HYDERABAD: Several medical colleges and hospitals across the state lack adequate infrastructure, including critical diagnostic equipment such as CT scan and MRI machines, medicines, and
even proper buildings.
Most severely impacted by the lack of infrastructure are the eight new
medical colleges in Jangaon, Jayashankar Bhupalpally, Kamareddy,
Karimnagar, Khammam, Komaram Bheem Asifabad, Rajanna Sircilla, and Vikarabad.
The Telangana Teaching Government Doctors Association (TTGDA), which has organised a protest across 17 medical colleges, said that the lack of infrastructure is the biggest challenge that doctors working in government hospitals are facing.
Most hospitals don’t have a CT scan or an MRI equipment, said a doctor in a medical college.
Nitrous oxide, which is needed for medical treatments, is in low supply in several hospitals. There is a dearth of medical supplies as well, but the doctor stated that the government had assured the medical fraternity that it was in the process of acquiring medicines.
Another government doctor from Hyderabad said the specialty buildings for several of the new medical institutions have not yet been built. In Nalgonda, the construction of a building for a medical college started only recently while it is nearing completion in Suryapet. In Hyderabad as well, a sizable portion of Niloufer Hospital is still under development.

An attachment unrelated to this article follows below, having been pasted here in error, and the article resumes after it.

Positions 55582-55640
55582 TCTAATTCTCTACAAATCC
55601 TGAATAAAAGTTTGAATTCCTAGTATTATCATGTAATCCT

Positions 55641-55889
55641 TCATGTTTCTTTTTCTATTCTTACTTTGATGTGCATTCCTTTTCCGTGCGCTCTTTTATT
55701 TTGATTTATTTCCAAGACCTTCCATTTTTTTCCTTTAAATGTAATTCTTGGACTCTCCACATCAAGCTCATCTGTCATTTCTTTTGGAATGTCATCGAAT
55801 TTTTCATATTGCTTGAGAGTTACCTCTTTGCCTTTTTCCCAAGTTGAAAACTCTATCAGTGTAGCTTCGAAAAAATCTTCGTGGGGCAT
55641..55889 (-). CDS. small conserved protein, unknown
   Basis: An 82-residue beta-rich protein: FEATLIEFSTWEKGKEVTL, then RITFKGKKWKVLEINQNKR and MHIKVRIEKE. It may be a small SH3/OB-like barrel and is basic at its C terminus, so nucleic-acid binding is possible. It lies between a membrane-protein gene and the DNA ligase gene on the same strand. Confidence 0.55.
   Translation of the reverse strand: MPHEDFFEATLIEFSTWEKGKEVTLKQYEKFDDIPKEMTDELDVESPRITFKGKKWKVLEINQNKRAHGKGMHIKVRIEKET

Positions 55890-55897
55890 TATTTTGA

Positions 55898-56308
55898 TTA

The Ramagundam Medical College only has 120 beds, despite the fact
that more than 300 beds are required to serve the number of patients who visit the hospital. There should be six operating rooms in the hospital, but there are only two. There is only one office designated for the Superintendent and the Principal due to a lack of adequate buildings.
In Mancherial district hospital, certain instruments and equipment for
specialised surgery are lacking. These are just a few of the numerous problems that the state’s medical colleges face.
Members of TTGDA stated that the shortage of manpower that many hospitals have been experiencing as a result of the government's sluggish recruitment process is made worse by the lack of